Rabbi Gavriel and Rivka Holtzberg
Rabbi Gavriel and Rivka HoltzbergIsrael News Photo: (courtesy of Chabad)

After more than 40 hours and a day-long siege by Indian commandos against Islamist terrorists holding nine Jews hostage in the Mumbai Chabad House, all were found murdered, including the Chabad-Lubavitch emissary, Rabbi Gavriel Holtzberg and his wife Rivka. Voice of Israel government radio reported Saturday evening that at least seven of the victims are Israelis. A forensic pathology expert is being sent from Israel to assist in the identification of three of the bodies.

Ben-Tzion Korman

(courtesy of npv.co.il)

Foreign Ministry sources told Israel National News just minutes before the start of the Sabbath in Israel that among the victims were two women who had been trapped on the top floor with the Holtzbergs. On Saturday night, the names of Rabbi Aryeh Leibish Teitelbaum of Jerusalem, son of the Volover Rebbe of Boro Park and son-in-law of the head of the Toldos Avraham Yitzhak Chassidic sect, and his co-worker Ben Tzion Korman of Bat Yam, were added to the list. 

One of the two women who was killed, a Mexican national, had not yet been identified for publication, pending notification of next-of-kin. The other victim was identified as Yocheved Orpaz, an Israeli woman in her sixties. The identities of two other Israeli victims were also being withheld pending notification to their families, which had been impossible due to the Sabbath.

The Chabad House was one of 10 sites that were struck by some 25 terrorists who apparently infiltrated into Mumbai by sea and then fanned out through the city. By Saturday, nine of out 10 of the targets were finally free of terrorists, hostages and most of the victims; however, some 60 hours after the mass-casualty attack began, the city's largest and most luxurious hotel, the Taj Mahal, was still not clear, and operations by Indian National Security Guards (NSG) continued into the night.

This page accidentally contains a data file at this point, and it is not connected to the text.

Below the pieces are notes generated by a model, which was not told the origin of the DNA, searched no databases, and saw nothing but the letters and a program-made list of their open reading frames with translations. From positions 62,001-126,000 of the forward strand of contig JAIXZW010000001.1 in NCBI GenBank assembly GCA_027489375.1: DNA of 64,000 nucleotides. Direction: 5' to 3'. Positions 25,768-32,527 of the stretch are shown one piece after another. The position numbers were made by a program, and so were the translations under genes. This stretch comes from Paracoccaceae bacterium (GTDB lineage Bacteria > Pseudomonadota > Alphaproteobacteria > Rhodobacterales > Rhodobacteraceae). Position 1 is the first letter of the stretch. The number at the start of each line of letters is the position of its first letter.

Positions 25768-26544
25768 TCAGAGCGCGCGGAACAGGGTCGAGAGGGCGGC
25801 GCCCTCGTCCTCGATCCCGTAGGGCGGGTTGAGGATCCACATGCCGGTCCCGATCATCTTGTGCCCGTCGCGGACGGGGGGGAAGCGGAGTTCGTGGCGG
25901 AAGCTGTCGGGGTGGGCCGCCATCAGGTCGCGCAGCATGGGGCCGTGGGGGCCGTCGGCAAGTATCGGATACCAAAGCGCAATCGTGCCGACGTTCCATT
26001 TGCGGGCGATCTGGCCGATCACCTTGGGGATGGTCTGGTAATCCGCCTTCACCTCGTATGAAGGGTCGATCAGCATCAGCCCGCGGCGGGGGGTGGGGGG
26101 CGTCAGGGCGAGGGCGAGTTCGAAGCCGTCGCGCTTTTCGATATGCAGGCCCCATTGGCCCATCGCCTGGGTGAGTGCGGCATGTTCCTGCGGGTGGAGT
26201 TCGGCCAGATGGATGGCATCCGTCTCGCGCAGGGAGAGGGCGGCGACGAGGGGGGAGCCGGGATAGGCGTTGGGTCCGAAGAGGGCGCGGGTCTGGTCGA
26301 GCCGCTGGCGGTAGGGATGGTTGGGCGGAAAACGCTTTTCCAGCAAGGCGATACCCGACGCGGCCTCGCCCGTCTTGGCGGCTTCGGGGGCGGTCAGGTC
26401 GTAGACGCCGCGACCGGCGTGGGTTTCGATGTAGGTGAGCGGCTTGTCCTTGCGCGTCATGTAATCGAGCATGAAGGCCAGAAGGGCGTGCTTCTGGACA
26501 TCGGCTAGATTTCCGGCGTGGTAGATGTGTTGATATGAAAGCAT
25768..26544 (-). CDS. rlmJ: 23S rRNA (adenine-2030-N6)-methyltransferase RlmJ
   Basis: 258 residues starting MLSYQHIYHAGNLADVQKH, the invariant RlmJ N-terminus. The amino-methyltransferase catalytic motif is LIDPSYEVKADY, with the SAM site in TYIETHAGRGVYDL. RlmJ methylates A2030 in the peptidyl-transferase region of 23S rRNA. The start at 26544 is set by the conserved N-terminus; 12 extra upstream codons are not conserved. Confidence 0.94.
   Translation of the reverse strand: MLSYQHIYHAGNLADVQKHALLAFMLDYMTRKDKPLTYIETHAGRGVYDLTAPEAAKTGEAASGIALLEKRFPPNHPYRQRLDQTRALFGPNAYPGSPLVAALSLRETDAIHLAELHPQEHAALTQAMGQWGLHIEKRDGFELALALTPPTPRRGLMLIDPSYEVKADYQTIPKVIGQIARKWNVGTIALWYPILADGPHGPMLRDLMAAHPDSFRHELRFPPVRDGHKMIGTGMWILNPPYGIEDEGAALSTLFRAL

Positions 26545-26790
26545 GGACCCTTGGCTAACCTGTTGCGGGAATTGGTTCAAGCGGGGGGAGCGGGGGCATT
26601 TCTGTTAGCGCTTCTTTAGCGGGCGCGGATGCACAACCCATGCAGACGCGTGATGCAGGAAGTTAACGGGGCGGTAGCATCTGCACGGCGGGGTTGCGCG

Indian television had reported jubilantly just after sunset Friday in Mumbai that the siege of the Nariman Chabad House in Mumbai was over, and that all the terrorists were killed -- but suddenly, in a dramatic reversal, announced that authorities ordered the wildly cheering crowd to move back: it wasn't really over after all. 

Government commandos had begun to exit the badly damaged building smiling broadly and flashing the "thumbs up" sign at the applauding crowd in the street, with one commander telling the media that the fierce fire fight was finished, with three terrorists dead.  A loud explosion, probably from a grenade or rocket launcher, had been heard moments earlier on the top floor of the five-story building, which was badly damaged.

The situation was termed "utter chaos" by journalists, as darkness combined with crowds and confusion to create a mess for security forces who were trying to figure out whether there were terrorists left in the building, and if so, where they were and how to either capture or kill them.

The Foreign Ministry confirmed minutes before Sabbath began in Israel that two Israeli hostages had been freed, after spending more than 30 hours holed up in the Oberoi-Trident Hotel. The two businessmen, who were identified only by their last names, Weingarten and Zamir, were rescued Friday morning at approximately 7:30 a.m. Israel time.

According to Ministry spokesman Andy David, neither was injured and both were in good condition following their harrowing ordeal. "I can confirm that they're out, they're free... they made contact with our Consulate, our people saw them and they're okay," he told Israel National News, adding that both planned to return to Israel but that a timeline had not been set.

The Foreign Ministry firmly denied the numerous and repeated reports by Indian media that Jewish hostages had been rescued from the Chabad House.

"The reports are simply untrue," said David. "No one has been freed there, and no one has come out. We don't know what the situation is inside. There is no confirmation of the number of people there either," he emphasized.

"There are Israelis who stop in there at Chabad all the time, who can visit, get a meal, join a prayer... we have no way to know many people were there," he said. "There is a lot of battlefield fog, you know, we get a lot of reports, 'It's over,' then, 'It's not over,' then, 'It's over,' again."

By 6:00 p.m Saturday night, it was still not clear whether all missing Israelis in Mumbai had been accounted for.

Indian army sources claimed that the terrorists had received commando training from the Pakistan Army and had been provided with boats and logistical support by the Mumbai underworld, according to India's IBN Live television news.